Showing 881 - 884 of 884 annotations tagged with the keyword "Society"
Summary:At the bomb testing site, a lizard waits. It is expecting something, awaiting "something farther off / than people could see . . . . " The lizard grips the earth, "its elbows tense . . . ready for a change."
Summary:In the future envisioned in the novel, many children are born with severe physical handicaps, the result of toxic environmental conditions. Their brains, however, are perfectly healthy. Scientists place the infants' stunted bodies in mechanical shells, then train them to perform complex technical tasks. At adolescence, their brains are removed from their bodies and placed in machines. Their machines are their bodies, over which they have complete control. The Ship Who Sang is the story of one of these children who is placed inside the hull of a space ship. She falls in love with one of the fleshly men who board her. The resulting trauma is resolved when it is decided that they will be partnered forever.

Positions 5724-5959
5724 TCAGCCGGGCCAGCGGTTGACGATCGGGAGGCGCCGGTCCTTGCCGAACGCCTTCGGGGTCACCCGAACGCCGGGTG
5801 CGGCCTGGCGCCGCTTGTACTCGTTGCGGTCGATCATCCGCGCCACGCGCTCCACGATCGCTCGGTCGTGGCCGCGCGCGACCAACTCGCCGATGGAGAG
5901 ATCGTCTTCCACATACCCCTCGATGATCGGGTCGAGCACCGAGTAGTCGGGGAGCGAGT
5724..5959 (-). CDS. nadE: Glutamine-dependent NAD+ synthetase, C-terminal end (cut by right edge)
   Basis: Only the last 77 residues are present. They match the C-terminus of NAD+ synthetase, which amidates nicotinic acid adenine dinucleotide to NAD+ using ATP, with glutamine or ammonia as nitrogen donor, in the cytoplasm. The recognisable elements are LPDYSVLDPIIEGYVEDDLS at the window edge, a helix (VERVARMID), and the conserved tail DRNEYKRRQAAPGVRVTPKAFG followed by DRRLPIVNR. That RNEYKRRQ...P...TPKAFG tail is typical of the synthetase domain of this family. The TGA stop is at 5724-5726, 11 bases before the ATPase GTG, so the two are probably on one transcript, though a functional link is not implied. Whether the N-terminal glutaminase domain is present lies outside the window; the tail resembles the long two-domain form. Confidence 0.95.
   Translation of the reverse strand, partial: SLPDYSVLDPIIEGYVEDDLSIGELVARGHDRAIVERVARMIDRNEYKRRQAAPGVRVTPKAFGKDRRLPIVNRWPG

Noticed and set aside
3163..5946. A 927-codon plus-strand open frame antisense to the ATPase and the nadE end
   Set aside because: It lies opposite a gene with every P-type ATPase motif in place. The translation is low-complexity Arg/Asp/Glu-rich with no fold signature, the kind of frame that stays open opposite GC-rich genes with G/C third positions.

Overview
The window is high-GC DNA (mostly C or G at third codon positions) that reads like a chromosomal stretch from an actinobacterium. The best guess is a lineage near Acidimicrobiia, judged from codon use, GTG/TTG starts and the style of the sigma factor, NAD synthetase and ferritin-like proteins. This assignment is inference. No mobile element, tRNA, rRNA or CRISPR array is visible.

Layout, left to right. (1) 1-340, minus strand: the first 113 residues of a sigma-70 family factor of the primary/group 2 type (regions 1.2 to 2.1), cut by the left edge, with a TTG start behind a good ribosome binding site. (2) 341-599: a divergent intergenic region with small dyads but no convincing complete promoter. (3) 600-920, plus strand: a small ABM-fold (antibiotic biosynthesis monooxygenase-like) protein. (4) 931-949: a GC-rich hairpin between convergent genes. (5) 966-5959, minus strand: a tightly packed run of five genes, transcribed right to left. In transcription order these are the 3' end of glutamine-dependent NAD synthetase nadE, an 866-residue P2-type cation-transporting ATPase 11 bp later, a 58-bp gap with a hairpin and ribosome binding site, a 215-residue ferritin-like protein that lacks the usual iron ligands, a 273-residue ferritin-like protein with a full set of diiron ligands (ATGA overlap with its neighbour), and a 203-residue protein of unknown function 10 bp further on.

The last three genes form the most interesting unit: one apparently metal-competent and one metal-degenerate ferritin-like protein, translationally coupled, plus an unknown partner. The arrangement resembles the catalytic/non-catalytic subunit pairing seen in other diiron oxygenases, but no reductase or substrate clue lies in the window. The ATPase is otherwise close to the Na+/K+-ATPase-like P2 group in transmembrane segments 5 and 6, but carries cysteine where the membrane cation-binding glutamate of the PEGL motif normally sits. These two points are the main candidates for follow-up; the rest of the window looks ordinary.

Summary:This poem contemplates the fast pace of 20th century (modern) life, where people are described as "hastening through the world." Yet, despite their haste, people are, in another reality, "just sitting still" in a stream of time, leaving behind trails of the past. The physical perceptions of riding in a fast car evoke the abstract concepts of time and destiny.
Summary:The poem begins by describing how the "uncaring earth" can destroy millions of organisms "en masse" (i.e., grasses, bacilli). The author applies this analogy to humans: how easy it is to perceive that "the more lost, the less each is worth." The author then argues the value of each individual, and how irreplaceable one is, ending with another analogy: as minute details in nature are appreciated, so should individual lives be valued.